Late Pliocene mega debris flow deposit and related fluid escapes identified on the Antarctic Peninsula continental margin by seismic reflection data analysis
P. Diviacco, M. Rebesco, A. Camerlenghi, 2016. "Late Pliocene mega debris flow deposit and related fluid escapes identified on the Antarctic Peninsula continental margin by seismic reflection data analysis", Seismic Diffraction, Kamil Klem-Musatov, Henning Hoeber, Michael Pelissier, Tijmen Jan Moser
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We have obtained improved images of a debris flow deposit through the reprocessing of multichannel seismic reflection data between Drifts 6 and 7 of the continental rise of the Pacific margin of the Antarctic Peninsula. The reprocessing, primarily aimed at the reduction of noise, relative to amplitude preservation, deconvolution, also included accurate velocity analyses. The deposit is dated as upper Pliocene (nearly 3.0 Ma) via correlation to Sites 1095 and 1096 of the Ocean Drilling Program (ODP) Leg 178. The estimated volume is about 1800 km3 and the inferred provenance from the continental slope implies a run out distance exceeding 250 km. The dramatic mass-wasting event that produced this deposit, unique in the sedimentary history of this margin, is related to widespread late Pliocene margin erosion. This was associated with a catastrophic continental margin collapse, following the Antarctic ice sheet expansion in response to global cooling. The seismic data analysis also allowed us to identify diffractions and amplitude anomalies interpreted as expressions of sedimentary mounds at the seafloor overlying narrow high-velocity zones that we interpret as conduits of fluid expulsion hosting either methane hydrates or authigenic carbonates. Fluid expulsion was triggered by loading of underlying sediments by the debris flow deposits and may have continued until today by input of fluids from sediment compaction following the deep diagenesis of biogenic silica.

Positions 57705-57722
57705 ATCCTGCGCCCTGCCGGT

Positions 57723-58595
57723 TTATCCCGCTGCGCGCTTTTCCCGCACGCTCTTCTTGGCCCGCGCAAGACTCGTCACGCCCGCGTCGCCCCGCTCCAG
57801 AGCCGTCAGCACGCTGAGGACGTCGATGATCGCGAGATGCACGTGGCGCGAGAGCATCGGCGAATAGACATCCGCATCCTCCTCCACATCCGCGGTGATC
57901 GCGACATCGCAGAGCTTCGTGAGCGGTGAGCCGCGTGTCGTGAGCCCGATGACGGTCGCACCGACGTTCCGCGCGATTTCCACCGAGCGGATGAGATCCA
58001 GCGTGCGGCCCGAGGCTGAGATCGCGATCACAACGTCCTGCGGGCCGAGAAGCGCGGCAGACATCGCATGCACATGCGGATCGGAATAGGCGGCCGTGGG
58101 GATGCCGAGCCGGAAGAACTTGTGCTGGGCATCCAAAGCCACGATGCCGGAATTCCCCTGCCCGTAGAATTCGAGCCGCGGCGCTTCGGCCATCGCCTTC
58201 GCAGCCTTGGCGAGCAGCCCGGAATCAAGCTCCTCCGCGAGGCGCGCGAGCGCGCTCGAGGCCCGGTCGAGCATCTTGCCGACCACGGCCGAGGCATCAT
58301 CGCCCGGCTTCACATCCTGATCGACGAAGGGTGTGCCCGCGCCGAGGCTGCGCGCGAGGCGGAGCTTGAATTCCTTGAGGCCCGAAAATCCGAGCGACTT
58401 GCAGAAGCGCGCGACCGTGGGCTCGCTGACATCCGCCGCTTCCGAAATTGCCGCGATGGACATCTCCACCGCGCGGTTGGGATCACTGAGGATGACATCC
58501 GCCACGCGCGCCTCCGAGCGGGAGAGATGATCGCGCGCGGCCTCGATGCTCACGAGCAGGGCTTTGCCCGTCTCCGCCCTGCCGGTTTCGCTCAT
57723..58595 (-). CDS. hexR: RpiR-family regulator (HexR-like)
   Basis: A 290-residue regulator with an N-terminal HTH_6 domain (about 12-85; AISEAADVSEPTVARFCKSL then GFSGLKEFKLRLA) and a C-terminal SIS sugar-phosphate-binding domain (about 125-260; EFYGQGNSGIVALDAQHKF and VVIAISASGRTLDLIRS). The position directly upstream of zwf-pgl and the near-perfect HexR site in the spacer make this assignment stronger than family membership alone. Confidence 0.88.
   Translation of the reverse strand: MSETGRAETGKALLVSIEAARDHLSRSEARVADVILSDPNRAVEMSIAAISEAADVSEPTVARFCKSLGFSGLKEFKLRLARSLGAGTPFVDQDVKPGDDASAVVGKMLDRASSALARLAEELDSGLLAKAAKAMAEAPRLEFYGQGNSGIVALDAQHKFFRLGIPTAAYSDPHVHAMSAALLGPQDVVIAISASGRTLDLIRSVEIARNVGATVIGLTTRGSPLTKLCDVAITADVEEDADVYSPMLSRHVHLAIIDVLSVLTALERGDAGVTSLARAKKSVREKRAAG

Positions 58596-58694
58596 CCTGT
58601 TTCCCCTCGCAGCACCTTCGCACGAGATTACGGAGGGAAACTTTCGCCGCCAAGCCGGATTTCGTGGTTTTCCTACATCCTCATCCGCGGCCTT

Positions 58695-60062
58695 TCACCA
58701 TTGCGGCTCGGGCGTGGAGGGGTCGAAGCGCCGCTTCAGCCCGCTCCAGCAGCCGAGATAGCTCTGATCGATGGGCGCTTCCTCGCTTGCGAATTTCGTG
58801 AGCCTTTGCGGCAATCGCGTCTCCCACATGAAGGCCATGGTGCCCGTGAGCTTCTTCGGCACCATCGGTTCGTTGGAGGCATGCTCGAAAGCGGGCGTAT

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The use of diffraction imaging to complement the seismic reflection method is rapidly gaining momentum in the oil and gas industry. As the industry moves toward exploiting smaller and more complex conventional reservoirs and extensive new unconventional resource plays, the application of the seismic diffraction method to image sub-wavelength features such as small-scale faults, fractures and stratigraphic pinchouts is expected to increase dramatically over the next few years. “Seismic Diffraction” covers seismic diffraction theory, modeling, observation, and imaging. Papers and discussion include an overview of seismic diffractions, including classic papers which introduced the potential of diffraction phenomena in seismic processing; papers on the forward modeling of seismic diffractions, with an emphasis on the theoretical principles; papers which describe techniques for diffraction mathematical modeling as well as laboratory experiments for the physical modeling of diffractions; key papers dealing with the observation of seismic diffractions, in near-surface-, reservoir-, as well as crustal studies; and key papers on diffraction imaging.